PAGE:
Yet Miller v. Alabama did not expressly apply to individuals sentenced to life imprisonment — that is, life with the mere possibility of release on parole — or to very long term-of-year sentences, like 240 years. Though in many such cases, young people are serving de facto death behind bars prison terms, and judges were not required to consider Miller youth-related factors at the time of the sentencing.
If the justice system is truly about fairness, life sentences or de facto life without parole would not be imposed upon children either without requiring consideration of their youth. As a result, such sentences would be extremely rare occurrences, too, and child defendants who received these kinds of sentences would receive the same kind of sentencing review as in cases covered by Miller and more recently described in Jones.
Cyntoia Denise Brown was sentenced at the age of 16 to life imprisonment. In Tennessee this meant she would have had to serve at least 51 years before being eligible for release. Brown, however, was sold at a young age by her mother to become a sex worker and was sentenced for the murder of a man who solicited her for sex. Her legal counsel tried to challenge her sentence. Even though statistics suggest that Brown may not have lived to see parole review in 51 years, those legal claims were unsuccessful. Nonetheless, due to public awareness of Brown’s case — including advocacy by Kim Kardashian and Rihanna — Tennessee governor Bill Haslam granted clemency to Brown.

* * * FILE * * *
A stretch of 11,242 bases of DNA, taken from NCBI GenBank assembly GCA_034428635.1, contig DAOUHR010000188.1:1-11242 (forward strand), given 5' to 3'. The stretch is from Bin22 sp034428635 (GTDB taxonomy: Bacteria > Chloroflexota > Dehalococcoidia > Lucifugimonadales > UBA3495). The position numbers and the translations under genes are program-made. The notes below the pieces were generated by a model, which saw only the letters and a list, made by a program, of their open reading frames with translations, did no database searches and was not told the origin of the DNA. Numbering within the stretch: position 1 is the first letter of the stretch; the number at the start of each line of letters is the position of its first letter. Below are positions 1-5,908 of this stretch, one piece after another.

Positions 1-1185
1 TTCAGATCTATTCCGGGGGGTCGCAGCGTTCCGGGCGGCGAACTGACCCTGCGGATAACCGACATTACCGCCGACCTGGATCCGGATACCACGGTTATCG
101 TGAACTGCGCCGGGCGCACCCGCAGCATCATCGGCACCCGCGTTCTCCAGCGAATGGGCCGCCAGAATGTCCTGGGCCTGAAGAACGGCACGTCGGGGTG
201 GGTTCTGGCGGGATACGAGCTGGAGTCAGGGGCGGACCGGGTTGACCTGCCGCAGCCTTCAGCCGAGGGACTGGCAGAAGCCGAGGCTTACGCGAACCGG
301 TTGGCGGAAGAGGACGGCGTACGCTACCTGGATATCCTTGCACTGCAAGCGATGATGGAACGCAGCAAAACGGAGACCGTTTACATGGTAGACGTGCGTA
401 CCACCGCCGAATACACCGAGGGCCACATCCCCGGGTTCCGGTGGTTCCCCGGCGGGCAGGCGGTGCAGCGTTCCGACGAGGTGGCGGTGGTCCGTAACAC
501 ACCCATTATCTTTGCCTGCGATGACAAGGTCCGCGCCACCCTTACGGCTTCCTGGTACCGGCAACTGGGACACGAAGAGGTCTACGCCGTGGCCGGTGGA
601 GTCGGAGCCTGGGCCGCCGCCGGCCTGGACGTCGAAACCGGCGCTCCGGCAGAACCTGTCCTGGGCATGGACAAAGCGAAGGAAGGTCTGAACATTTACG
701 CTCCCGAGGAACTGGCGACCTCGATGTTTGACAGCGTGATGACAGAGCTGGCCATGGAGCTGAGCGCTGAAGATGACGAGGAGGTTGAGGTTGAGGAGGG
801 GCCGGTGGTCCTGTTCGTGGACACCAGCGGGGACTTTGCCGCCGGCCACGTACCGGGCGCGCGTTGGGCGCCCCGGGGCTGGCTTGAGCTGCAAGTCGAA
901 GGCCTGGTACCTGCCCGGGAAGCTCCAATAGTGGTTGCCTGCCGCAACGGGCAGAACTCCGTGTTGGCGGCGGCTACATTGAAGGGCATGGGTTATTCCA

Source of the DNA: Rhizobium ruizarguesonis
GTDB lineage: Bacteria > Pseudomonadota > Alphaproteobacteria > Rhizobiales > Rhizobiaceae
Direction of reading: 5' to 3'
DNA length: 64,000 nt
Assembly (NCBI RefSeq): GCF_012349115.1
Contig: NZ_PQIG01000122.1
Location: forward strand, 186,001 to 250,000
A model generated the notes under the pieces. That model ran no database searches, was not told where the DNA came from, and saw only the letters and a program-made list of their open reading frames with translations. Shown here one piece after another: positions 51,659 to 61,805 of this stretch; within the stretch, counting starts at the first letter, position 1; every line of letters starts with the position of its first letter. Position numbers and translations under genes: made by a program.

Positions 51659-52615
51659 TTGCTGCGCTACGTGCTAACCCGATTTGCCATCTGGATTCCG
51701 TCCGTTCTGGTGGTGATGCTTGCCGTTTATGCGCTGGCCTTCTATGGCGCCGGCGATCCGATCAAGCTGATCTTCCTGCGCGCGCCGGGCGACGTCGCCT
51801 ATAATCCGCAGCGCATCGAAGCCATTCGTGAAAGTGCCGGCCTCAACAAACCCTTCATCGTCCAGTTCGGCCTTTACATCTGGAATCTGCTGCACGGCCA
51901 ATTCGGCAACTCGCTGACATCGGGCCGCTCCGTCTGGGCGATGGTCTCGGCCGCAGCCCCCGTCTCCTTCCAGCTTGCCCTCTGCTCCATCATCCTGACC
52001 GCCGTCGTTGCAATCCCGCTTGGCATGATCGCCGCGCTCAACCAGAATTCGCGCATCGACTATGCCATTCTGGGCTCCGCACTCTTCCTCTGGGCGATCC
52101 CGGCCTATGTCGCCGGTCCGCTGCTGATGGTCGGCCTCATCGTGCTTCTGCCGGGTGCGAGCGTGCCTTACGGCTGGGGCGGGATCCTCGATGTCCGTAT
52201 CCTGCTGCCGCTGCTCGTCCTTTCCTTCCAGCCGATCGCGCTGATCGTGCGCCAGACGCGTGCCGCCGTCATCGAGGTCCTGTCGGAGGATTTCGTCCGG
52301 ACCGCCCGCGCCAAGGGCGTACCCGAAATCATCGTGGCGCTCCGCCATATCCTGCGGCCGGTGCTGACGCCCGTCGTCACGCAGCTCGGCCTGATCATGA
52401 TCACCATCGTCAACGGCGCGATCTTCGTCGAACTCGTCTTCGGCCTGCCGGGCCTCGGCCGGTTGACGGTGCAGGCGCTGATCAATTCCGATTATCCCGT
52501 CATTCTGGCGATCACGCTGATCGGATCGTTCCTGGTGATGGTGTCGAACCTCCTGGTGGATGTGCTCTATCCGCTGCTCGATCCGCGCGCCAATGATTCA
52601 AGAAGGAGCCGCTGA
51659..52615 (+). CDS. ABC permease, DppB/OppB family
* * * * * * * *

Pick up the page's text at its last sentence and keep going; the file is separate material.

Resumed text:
Many other incarcerated children in America have not received a second look. Their cases — also marked by inhumanity and injustice — do not receive public attention or high-profile advocacy by celebrities, and, to date, clemency has been rare.
At 16 years old, Bobby Bostic was sentenced to 241 years. Under the rules in Missouri, Bostic would not be eligible for parole until 2091, making him 112 years old when he could first seek release. He described his first months in prison as a time of “predator versus prey,” where he had to defend himself against adult inmates. Despite Bostic’s achievements in prison, such as receiving his GED, taking business classes and receiving a paralegal diploma, Missouri still considers him a criminal who needs to pay his debt to society with his life — and then some.